Tech features Handmade Bicycle Show Australia 2023: Part one
Kicking it off with stunning Australian creations from the likes of Baum, Devlin, and Killen, plus Italy's Officine Mattio.
Handmade Bicycle Show Australia (HBSA) is something I look forward to each year. Held in the beachside suburb of Williamstown across the bay from Melbourne city over the weekend just past, it offers a beautiful backdrop for some of the world’s most desirable and often forward-thinking boutique bikes.
The Aussies punch well above their weight in this scene, and every iteration of this show impresses. With much to capture (and even more not captured), I’ve broken up my coverage of the show into three (maybe four) parts. Each instalment will offer a mix of everything from internationally-renowned names to exciting newcomers, from mountain to road, from the dreamable to the attainable, from fully-custom creations to more off-the-shelf options, and from Australian-made to other corners of the planet.
If you enjoy this first part, I offer you a money-back guarantee that you’ll enjoy the other parts (coming soon).
On with the show!
Are you viewing on a mobile-sized screen? This gallery is best experienced on a TV with a bowl of popcorn in hand, or perhaps on a Desktop computer. If sticking with the phone, please do these builders a favour and turn your screen sideways.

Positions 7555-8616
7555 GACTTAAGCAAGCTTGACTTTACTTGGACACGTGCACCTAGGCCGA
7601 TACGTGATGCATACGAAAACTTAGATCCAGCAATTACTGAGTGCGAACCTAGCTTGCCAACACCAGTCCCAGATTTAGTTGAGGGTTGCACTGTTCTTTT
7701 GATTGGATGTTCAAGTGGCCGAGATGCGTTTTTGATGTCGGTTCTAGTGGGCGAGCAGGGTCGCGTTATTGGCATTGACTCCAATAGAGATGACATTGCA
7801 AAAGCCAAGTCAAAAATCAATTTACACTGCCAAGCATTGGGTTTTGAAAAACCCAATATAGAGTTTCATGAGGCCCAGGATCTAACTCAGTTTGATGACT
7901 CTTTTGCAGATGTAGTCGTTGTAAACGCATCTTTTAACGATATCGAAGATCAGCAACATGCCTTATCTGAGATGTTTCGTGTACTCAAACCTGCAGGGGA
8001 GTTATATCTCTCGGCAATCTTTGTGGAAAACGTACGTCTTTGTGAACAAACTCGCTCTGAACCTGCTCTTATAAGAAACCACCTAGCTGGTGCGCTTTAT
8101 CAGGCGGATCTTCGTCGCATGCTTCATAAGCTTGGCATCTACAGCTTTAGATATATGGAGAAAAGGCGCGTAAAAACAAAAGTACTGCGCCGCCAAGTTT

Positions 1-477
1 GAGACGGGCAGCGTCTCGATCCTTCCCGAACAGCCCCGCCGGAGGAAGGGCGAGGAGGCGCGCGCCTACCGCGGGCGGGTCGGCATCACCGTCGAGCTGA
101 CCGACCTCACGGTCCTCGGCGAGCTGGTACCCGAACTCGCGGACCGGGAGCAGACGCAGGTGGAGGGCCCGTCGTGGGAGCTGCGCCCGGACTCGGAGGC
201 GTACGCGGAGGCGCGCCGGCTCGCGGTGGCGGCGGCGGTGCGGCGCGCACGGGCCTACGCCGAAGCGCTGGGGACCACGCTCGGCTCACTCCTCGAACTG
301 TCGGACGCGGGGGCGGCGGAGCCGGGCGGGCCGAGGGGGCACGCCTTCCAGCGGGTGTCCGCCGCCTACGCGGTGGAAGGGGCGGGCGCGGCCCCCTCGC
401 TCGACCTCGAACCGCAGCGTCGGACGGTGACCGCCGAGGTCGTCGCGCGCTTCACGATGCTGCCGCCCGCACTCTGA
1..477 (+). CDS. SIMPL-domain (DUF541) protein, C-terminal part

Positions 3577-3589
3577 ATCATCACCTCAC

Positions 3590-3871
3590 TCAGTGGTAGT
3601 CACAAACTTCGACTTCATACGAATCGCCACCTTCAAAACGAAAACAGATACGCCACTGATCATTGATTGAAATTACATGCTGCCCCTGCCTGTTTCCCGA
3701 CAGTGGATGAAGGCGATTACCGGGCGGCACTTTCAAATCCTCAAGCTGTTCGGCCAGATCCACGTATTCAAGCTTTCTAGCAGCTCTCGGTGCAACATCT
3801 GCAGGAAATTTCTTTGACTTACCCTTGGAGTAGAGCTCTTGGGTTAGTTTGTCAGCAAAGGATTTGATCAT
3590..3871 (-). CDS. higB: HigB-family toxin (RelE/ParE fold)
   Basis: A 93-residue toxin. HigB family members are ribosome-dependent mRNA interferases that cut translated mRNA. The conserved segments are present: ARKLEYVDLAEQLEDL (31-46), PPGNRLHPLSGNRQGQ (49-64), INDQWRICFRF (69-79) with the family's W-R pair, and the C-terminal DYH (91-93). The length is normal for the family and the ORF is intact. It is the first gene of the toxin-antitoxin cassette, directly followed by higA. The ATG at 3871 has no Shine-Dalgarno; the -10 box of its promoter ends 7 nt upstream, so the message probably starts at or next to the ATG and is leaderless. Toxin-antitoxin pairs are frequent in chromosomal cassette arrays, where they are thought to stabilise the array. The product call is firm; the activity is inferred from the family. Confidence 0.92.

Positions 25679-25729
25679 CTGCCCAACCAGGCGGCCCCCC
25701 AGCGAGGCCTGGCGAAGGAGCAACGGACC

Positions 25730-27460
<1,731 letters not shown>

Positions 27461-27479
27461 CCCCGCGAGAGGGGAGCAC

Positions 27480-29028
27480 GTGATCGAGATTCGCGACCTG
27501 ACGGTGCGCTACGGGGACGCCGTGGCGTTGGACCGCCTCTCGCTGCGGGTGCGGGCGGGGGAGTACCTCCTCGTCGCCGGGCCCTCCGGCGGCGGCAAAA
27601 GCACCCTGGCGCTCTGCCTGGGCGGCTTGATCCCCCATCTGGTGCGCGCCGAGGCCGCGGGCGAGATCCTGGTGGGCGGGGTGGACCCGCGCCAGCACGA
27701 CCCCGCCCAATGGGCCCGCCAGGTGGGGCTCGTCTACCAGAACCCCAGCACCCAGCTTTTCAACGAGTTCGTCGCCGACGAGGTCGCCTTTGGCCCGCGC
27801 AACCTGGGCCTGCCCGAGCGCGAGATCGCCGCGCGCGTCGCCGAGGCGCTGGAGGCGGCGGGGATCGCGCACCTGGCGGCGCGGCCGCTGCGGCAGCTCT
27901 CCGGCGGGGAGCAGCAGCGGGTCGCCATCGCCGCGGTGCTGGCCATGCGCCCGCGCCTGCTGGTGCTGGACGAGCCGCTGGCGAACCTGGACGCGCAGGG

Want to know how to buy a custom bike? We’ve got you covered there. HBSA is held at SeaWorks, Williamstown, an old shipbuilding shed that’s now an event venue. It’s a large open space, with many other exhibitors hidden out of view of this shot. Sean Doyle of Brisbane-based Devlin Cycles has been exhibiting at HBSA for a number of years. An engineering draftsman by trade, Doyle’s custom brazed steel bikes often merge classic lines with modern flourishes. Pictured is the Flagstone, a fully custom All-Road style bike with room for 40 mm tyres. A tapered head tube is dressed with Devlin’s polished head badge. The twin-bolt integrated seat clamp is a perfect example of Devlin’s approach to classic detail with modern flourish. Clean. Painted by Wallis Paints, the rear end is given a clear finish to show off the raw detail. Doyle revealed his first full suspension mountain bike at the 2021 edition of HBSA. Then the following year saw the release of the Jester, an enduro-style bike. Another year of testing and tweaking, the Jester enduro bike returns with a lot of easily-overlooked refinement. As shown, it sits at 15.3 kg, not a bad figure for a sturdy and somewhat modest build on a steel 160/150mm Enduro-style bike. The twin-bolt brazed seat clamp appears here, too. This design would help spread the load on the dropper while securely holding the post, a detail less likely to cause binding with the internal workings. The rear brake has been moved to external routing for simpler repair/swapping in a race situation. Older IS-style brake mounts remain a fairly common choice amongst custom frame makers. While the old IS design now requires the use of an adapter, it does have benefit through having an easily replaceable thread and more adjustment potential for the caliper. Details. 3D-printed steel cable routing inserts offer smooth transitions. Happy with the way the suspension is working, Doyle has moved away from his prototype brazed steel rocker links. The links are now CNC machined aluminium. A few sneaky 3D-printed parts await those who look close enough. Devlin is happy with how the four-bar layout is working. A bit of cut steel plate offers a stiffening bridge for the rear end. I can’t get enough of Devlin Cycles’ brazed and polished head badges (if you can call them that?). And yes, the Jester is available for purchase. Devlin started with making road frames and that option continues. Evan of Terra Rosa Gear continues to upcycle materials into wholly functional garments, bike bags, and camp accessories. It’s a philosophy and skillset that’s led him to become a design ambassador for Arc’teryx. Set in inner Sydney, Newtown is known for its vibrant culture, night life, and good food. With dense living it’s not a part of the world you’d expect to find someone making custom steel bikes, but that’s exactly the case for Sean Killen of Killen Bike. Killen is another that specialises in steel creations. He should also be top of the list if you need a steel frame repair in Sydney. Shown here is his SheepSkin gravel model, customised for a local high-distance road rider who sought a sporty-handling gravel bike. Killen’s bikes have long featured a handmade wishbone seatstay and brazed joins that are worth showing off. As requested by the customer, this particular one features Columbus Max downtube and MiniMax bi-oval-shaped toptube. This raw finish is protected with a durable clear powder coat. Killen also brazes his own stems, something he likes to do in order to achieve a more precise placement of the hands in relation to the wheel and for the more complete aesthetic. This particular one is 116 mm in length. This bike had seen two months of hard use prior to be cleaned for the show. You wouldn’t know it. The Paragon Machine Works dropouts used here feature a bolt-on insert for both the flat mount brake caliper and rear axle. Such modular designs leave room for future (and often unknown) fitments still to come. Wonderfully brazed. Killen’s bikes are fully custom, with a frameset like this one starting from around AU$6,000 (approx US$4,000) including a Columbus carbon fork, White Industries headset, and a single colour paint or powder coat. The matching stem is an extra charge. The bike and stem feature a matching mini badge, a flourish that the customer, a novice jeweller, had made themselves. A bike that’s handmade in Italy at the Handmade Bicycle Show Australia? Yep, and Officine Mattio certainly weren’t the only international producer on show. Based in Cuneo (North-West Italy), Officine Mattio offers an impressive collection of both custom and production-geometry bikes spanning carbon fibre, stainless steel, and aluminium options. Pictured is the Santiago C, the company’s carbon gravel bike. Most of Officine Mattio’s carbon bikes are made with a tube-to-tube method that allows for open customisation. However, where its approach differs from most is that the tubes are bonded in a similar approach to lugged frames, except there are no obvious overlapping joins to be seen. The result is a more modern aesthetic. All of Officine Mattio’s bikes are produced in-house. There’s room for up to 700 x 47 mm rubber in the frame and plenty of scope for choosing specific details such as the bottom bracket shell type, cable routing, or even an integrated seatpost. An unpainted frame is claimed to weigh just under one kilogram. Kaos Custom Bikes is a Melbourne-based retailer always present at HBSA. In years past they’ve showcased bikes from the likes of FiftyOne and Parlee; this year it was all about the Italian creations. Wheel Society is a Melbourne-based custom wheel-building company that brings an impressive amount of engineering, experience, and detail to its laced creations. Every wheel is built with custom-cut bladed spokes (to ensure the thread is perfect) and even includes wheel balancing (the jig shown on the left, a process that of course needs to be repeated if the tyre is changed or moved). Moving forward, all of Wheel Society’s wheels will be built on Chris King hubs, with either DT Swiss or Sapim bladed spokes, and own-branded carbon rims (mostly open mould, but unique designs are on the way). Expect to pay AU$3,800 (approx US$2,500) for a set of these. Located in the mountain biking-friendly town of Beechworth, Victoria, TOR Bikes has long produced steel bikes for going off-road. On display was this steel hardtail, a custom bike built for Will Barrett from Flow MTB. Shane Flint, the mind and hands behind TOR Bikes, commonly has some clever approaches to common problems. Here tyre clearance is maximised with a plate-style yoke. Out back sit rocker-style adjustable dropouts from Paragon Machine Works. This system gives future alternative gearing options (including single speed), but can also be used to adjust the chainstay length. Forever nudging manufacturing perfection, Baum Cycles has always been one of the drawcard names to HBSA. This year, Baum of course had their own stand, but then their bikes were further spread across the venue in booths from suppliers such as Shimano, Rapha, and more. SRAM’s recently released Eagle Transmission with its T-Type derailleur mounting is fast becoming a thing in the gravel world. Pictured here is a fresh Orbis X gravel bike, Baum’s first to feature a suitable Universal Derailleur Hanger (UDH) dropout. The SRAM T-Type derailleur sandwiches the dropout, with the rear thru-axle tying it all together. The SRAM Transmission is designed specifically for a 10-52T cassette. Darren Baum started Baum Cycles some 25 years ago. Today Darren leads a team of specialists that each play a critical role in the creation of each bike. Baum truly does hold an international reputation for creating flawless bikes. Seriously, look at those welds! The Cane Creek eeWings cranks are a perfect compliment to such a titanium bike. In addition to that new UDH dropout, Baum has created its own Flat Mount 160 brake mount, meaning a caliper fits directly without needing an adapter for a 160 mm rotor. It’s just another minor detail of what makes a Baum that you don’t notice until it’s pointed out. Every Baum is handmade in Geelong, Victoria. A huge amount of the process, including the external tube butting, machined head tubes, and paint, is done in-house. This Orbis X is headed to a customer who just so happens to be an Escape Collective member. Enjoy the new bike, Fenton! That’s it for part one of the Handmade Bicycle Show Australia 2023. Don’t worry, there’s plenty more on the way! If you love seeing our coverage from this quieter side of the industry, then please consider supporting what we do. 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😐Meh 😊️Solid 🤩Excellent